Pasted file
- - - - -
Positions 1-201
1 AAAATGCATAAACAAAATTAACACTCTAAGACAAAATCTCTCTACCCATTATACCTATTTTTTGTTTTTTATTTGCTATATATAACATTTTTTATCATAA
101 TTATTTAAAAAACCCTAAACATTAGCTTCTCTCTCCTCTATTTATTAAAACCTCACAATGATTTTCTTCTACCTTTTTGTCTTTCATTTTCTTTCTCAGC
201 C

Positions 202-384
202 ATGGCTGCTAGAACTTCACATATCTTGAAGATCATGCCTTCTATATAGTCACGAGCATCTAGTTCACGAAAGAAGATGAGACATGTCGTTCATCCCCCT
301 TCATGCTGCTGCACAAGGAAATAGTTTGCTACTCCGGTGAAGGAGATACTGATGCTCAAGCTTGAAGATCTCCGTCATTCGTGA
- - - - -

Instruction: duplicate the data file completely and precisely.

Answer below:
Positions 1-201
1 AAAATGCATAAACAAAATTAACACTCTAAGACAAAATCTCTCTACCCATTATACCTATTTTTTGTTTTTTATTTGCTATATATAACATTTTTTATCATAA
101 TTATTTAAAAAACCCTAAACATTAGCTTCTCTCTCCTCTATTTATTAAAACCTCACAATGATTTTCTTCTACCTTTTTGTCTTTCATTTTCTTTCTCAGC
201 C

Positions 202-384
202 ATGGCTGCTAGAACTTCACATATCTTGAAGATCATGCCTTCTATATAGTCACGAGCATCTAGTTCACGAAAGAAGATGAGACATGTCGTTCATCCCCCT
301 TCATGCTGCTGCACAAGGAAATAGTTTGCTACTCCGGTGAAGGAGATACTGATGCTCAAGCTTGAAGATCTCCGTCATTCGTGA